SQL> alter table ziggy add clustering by linear order(code) without materialized zonemap;

Table altered.

This now ensures that the data within the table will be in CODE order after a table re-org, but we need to re-org the table for this to take effect. However, prior to 12.2, it wasn’t possible to subsequently MOVE the table ONLINE:


SQL> alter table ziggy move online;
alter table ziggy move online
*
ERROR at line 1:
ORA-01735: invalid ALTER TABLE option

Moving a heap table previously caused locking issues and resulted in all associated indexes beoming unusable and having to be rebuilt, further adding to the effective unavailability of the table:


SQL> alter table ziggy move;
alter table ziggy move
*
ERROR at line 1:
ORA-00054: resource busy and acquire with NOWAIT specified or timeout expired

SQL> alter table ziggy move;

Table altered.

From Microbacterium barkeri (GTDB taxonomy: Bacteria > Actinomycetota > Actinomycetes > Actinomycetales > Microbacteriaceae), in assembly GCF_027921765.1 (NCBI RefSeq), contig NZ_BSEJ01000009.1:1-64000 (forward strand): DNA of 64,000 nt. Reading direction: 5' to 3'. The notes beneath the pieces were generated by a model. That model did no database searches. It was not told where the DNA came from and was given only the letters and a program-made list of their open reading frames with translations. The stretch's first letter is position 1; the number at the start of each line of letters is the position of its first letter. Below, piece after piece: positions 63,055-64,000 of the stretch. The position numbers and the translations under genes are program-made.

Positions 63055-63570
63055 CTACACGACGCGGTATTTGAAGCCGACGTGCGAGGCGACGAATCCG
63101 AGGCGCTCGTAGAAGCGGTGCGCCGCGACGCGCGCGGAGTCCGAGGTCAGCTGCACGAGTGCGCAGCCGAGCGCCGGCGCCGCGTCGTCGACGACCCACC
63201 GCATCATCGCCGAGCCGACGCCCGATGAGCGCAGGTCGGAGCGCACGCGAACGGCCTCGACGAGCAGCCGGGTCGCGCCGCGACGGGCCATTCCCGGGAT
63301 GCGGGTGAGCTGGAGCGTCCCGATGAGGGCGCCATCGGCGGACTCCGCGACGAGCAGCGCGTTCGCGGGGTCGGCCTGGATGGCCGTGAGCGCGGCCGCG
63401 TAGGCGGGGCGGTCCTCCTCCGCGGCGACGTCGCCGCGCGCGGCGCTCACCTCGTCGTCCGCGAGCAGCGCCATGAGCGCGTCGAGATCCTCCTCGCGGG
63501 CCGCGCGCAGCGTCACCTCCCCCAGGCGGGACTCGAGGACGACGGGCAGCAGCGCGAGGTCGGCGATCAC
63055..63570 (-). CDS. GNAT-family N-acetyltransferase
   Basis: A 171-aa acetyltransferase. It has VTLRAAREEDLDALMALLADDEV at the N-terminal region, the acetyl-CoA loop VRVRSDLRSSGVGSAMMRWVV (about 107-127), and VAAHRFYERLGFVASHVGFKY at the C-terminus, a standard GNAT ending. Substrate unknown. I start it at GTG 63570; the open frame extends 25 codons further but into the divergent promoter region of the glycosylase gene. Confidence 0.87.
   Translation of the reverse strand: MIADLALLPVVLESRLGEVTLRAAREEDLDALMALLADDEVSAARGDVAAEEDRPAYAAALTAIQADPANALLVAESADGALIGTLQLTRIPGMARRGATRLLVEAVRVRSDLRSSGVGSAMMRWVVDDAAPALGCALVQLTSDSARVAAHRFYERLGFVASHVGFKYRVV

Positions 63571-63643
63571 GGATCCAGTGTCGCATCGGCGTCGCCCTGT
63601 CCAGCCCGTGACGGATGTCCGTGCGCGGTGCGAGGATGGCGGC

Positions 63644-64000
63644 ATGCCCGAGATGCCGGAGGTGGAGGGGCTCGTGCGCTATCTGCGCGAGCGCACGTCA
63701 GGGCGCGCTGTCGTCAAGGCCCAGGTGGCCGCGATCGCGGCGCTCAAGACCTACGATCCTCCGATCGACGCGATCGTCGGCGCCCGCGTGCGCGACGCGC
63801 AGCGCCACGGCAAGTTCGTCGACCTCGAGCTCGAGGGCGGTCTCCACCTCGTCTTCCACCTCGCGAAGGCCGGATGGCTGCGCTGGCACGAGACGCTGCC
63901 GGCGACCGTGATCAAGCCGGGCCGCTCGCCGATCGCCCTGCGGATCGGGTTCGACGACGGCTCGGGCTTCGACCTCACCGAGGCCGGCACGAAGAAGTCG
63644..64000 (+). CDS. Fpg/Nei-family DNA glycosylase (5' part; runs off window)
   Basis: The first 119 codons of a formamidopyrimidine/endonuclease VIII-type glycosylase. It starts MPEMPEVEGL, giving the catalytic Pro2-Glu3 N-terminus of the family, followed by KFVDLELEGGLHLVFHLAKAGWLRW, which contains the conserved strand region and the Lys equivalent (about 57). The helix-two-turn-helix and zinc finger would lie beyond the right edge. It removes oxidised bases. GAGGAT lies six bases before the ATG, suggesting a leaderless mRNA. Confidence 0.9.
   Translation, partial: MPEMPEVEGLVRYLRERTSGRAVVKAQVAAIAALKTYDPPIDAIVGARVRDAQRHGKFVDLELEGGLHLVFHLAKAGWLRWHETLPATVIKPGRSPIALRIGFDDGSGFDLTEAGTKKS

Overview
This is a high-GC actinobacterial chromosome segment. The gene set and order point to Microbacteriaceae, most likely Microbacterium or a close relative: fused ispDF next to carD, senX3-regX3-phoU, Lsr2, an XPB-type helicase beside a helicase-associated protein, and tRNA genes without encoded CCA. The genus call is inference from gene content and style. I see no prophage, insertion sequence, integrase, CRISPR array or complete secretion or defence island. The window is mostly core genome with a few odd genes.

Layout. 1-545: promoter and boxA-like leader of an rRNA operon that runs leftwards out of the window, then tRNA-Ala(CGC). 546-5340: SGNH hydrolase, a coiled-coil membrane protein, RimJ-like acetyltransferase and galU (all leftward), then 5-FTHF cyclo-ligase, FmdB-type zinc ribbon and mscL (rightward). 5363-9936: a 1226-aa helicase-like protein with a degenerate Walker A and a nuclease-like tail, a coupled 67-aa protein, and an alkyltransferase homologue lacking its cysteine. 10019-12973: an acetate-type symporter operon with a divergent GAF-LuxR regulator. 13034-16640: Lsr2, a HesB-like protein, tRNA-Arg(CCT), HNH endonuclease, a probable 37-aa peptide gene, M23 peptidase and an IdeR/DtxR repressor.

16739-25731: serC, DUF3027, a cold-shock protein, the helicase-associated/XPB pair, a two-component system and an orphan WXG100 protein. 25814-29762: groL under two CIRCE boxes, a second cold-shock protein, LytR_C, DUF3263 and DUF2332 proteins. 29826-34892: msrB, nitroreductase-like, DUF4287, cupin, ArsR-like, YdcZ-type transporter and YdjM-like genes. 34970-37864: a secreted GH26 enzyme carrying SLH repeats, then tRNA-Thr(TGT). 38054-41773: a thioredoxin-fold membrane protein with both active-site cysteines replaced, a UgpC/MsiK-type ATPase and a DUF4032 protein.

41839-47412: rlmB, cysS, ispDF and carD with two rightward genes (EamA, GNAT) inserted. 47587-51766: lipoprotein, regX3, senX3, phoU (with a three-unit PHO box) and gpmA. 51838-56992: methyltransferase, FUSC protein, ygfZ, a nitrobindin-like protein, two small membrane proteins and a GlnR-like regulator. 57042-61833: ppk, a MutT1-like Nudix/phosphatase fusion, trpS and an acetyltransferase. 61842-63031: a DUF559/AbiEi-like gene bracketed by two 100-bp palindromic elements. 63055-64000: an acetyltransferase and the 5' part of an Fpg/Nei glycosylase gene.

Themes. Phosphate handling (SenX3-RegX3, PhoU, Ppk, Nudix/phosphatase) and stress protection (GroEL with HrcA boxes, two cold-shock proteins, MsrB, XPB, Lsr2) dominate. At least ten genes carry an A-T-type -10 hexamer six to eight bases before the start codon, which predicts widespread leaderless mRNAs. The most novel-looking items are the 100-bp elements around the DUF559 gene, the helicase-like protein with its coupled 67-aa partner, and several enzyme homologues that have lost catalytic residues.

SQL> select index_name, leaf_blocks, status from dba_indexes where table_name = 'ziggy';

INDEX_NAME      LEAF_BLOCKS STATUS
--------------- ----------- --------
ZIGGY_CODE_I           1936 UNUSABLE

That’s now changed with Oracle Database 12c Release 2, where we can now move heap tables online while fully maintaining all associated indexes:


SQL> alter table ziggy move online;

Table altered.

SQL> select index_name, clustering_factor, num_rows, status from user_indexes
where index_name='ZIGGY_CODE_I';

INDEX_NAME      CLUSTERING_FACTOR   NUM_ROWS STATUS
--------------- ----------------- ---------- ------
ZIGGY_CODE_I                 9277    2000000 VALID

After the table re-org, we note that not only is the index still in a valid state, but because the table re-org effectively sorted the data in CODE order due to the Clustering Attribute, it has result in a much much reduced Clustering Factor (just 9,277 reduced down from 923,900).

If we now re-run our original query:


SQL> select * from ziggy where code=42;

20000 rows selected.

Execution Plan